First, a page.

NEW ORLEANS — For seven weeks, Chris Ivory sat on the sideline, his patience growing thinner and thinner as he watched the Saints run game founder.
And as the weeks piled on, New Orleans’ vocal and passionate fan base grew louder and louder in their calls for Ivory to get on the field.
Monday night, in the Saints’ 28-13 win over Philadelphia, the fans got their wish and so did Ivory, who raised eyebrows with 48 yards, including a 22-yard touchdown gallop, on 10 carries.
“Yeah, it felt good,” Ivory said. “I feel like you’ve always got something to prove. But they (the coaches) know what I’m capable of. It’s just all about getting on the field. I don’t think it was about proving anything. It felt good just to score and allow them to see what I could do.”
Ivory’s first touch came on New Orleans’ first play of the second quarter. It was a nine-yard gain around right end and, as the bulk of the 73,099 fans in attendance realized who it was, cheers grew audibly louder.
His second touch was even better.
Brees handed Ivory the ball on a counter play. Good blocking on the right side of the line opened up a gaping hole in the Eagles’ defense and Ivory did the rest. He dashed between blocks and then sidestepped Philadelphia’s David Sims, racing into the end zone for the Saints’ first offensive touchdown of the game.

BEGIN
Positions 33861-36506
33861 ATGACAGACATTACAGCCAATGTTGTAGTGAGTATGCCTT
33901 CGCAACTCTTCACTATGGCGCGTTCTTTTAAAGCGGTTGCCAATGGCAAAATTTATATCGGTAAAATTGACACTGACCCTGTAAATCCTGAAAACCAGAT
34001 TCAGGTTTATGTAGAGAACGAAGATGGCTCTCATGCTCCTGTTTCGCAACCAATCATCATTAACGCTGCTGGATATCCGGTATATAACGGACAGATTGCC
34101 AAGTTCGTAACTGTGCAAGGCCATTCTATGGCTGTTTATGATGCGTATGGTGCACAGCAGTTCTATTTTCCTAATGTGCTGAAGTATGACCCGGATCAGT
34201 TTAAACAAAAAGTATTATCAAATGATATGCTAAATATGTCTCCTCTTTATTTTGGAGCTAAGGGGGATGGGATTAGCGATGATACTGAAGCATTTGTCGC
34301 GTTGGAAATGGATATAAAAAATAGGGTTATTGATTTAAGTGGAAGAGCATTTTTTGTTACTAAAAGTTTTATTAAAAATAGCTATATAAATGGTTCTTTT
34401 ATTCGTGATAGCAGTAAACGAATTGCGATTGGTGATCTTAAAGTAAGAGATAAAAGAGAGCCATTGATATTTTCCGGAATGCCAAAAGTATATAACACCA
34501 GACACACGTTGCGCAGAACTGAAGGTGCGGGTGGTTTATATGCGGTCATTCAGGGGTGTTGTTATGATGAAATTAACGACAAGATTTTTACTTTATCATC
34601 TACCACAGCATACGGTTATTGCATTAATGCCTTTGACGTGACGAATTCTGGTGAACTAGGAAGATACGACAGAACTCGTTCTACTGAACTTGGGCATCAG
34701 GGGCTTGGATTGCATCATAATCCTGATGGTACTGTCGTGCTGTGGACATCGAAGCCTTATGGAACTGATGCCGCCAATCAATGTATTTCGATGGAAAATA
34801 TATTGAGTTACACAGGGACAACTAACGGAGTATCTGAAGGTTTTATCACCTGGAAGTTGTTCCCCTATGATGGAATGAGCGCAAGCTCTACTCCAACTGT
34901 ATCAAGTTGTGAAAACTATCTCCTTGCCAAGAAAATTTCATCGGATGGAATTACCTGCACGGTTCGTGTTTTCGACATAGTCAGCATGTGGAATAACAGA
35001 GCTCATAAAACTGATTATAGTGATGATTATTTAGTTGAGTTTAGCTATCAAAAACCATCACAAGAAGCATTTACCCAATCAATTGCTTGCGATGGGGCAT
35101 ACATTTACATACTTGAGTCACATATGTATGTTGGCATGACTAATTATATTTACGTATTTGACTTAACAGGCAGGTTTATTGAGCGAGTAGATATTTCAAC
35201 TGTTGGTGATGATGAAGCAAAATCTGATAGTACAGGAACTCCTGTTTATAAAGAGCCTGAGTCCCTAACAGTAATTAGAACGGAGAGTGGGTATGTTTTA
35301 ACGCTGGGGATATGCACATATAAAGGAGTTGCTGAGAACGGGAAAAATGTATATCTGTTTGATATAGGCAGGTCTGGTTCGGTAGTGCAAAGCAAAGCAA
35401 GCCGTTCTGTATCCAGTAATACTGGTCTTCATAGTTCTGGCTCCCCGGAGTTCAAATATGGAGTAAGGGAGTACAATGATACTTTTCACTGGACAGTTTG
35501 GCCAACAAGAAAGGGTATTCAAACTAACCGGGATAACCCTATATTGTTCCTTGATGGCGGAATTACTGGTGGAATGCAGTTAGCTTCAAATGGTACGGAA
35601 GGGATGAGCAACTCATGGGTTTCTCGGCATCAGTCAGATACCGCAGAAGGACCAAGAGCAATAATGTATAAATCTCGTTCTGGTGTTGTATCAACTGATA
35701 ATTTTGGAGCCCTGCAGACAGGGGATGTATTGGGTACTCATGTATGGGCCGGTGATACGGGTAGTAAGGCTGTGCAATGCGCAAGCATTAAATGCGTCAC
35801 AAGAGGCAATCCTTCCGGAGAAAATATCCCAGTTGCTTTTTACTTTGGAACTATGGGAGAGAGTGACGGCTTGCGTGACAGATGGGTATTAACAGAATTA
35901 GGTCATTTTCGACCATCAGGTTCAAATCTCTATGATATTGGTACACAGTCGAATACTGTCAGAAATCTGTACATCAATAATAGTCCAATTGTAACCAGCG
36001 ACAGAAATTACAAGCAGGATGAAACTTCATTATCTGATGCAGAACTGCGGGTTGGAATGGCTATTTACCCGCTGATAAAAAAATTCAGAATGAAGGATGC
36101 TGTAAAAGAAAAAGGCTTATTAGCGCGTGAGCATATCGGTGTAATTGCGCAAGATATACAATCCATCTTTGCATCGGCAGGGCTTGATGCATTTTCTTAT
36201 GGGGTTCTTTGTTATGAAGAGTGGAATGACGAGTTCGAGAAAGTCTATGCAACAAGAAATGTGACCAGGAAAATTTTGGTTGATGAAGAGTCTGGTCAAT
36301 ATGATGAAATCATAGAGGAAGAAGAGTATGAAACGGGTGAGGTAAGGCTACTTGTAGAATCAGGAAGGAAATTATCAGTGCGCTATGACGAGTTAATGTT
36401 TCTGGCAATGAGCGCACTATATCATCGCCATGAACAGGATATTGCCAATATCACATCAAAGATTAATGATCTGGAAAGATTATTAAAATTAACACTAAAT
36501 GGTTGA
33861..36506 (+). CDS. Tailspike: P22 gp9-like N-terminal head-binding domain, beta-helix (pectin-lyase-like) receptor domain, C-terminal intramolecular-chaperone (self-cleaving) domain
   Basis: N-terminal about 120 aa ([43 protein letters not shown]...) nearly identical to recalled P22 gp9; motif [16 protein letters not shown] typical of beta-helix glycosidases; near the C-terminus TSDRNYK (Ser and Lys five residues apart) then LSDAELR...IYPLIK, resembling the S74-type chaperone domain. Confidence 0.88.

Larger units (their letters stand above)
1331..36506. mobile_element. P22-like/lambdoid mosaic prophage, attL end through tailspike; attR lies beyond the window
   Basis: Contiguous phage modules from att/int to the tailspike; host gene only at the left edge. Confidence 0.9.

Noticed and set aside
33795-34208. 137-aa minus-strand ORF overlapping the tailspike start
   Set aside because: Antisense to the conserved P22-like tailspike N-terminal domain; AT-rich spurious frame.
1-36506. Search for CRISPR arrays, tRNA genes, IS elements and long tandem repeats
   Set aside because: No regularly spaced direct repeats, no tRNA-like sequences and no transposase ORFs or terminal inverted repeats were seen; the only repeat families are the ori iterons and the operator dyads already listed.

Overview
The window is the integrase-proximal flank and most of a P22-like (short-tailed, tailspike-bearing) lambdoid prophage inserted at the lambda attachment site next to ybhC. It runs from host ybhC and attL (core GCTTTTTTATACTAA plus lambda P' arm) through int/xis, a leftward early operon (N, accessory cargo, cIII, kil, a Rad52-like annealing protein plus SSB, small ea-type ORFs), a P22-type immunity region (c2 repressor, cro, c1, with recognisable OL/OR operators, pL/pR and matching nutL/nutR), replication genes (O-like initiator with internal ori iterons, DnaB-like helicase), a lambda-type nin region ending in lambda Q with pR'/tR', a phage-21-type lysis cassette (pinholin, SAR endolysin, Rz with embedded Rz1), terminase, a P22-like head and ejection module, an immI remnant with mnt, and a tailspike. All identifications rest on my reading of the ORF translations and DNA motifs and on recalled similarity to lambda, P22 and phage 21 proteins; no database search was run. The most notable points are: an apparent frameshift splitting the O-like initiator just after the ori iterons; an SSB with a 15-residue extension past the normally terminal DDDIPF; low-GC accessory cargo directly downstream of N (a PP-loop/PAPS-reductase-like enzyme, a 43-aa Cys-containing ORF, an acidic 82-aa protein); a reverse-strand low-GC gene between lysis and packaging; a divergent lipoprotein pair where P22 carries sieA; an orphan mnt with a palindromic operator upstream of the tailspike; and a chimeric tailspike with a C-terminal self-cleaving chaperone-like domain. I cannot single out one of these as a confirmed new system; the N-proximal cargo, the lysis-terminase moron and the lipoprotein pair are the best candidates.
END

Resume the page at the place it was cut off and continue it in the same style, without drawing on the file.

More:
Instead of spiking the ball, he ran down the end line, pointing the football at the fans, the same ones who had called for him throughout the first half of the season.
“He’s one of those unique back that can make the first guy miss or he can run over him,” acting Saints head coach Joe Vitt said. “He’s grown as a back. He’s more secure in the offense. Obviously, we trust him as a back. We like Chris. It was exciting to see him run well.”
Ivory led the Saints in rushing in 2010 with 716 yards on 137 carries. Last season, he finished with 374 yards on only 79 carries.
He just had to be patient this season, something he said was “very hard.”
“It’s been tough. It’s definitely been tough,” Ivory said. “No guy wants to sit back but in the program we have, that’s just how it is. We’ve got five backs. I guess with them not really knowing what they want to do, everybody can’t get touches.
“It’s just one of those things where I have to be patient, sit back and allow the coaching staff to gather their thoughts and whatever it is they want to do.”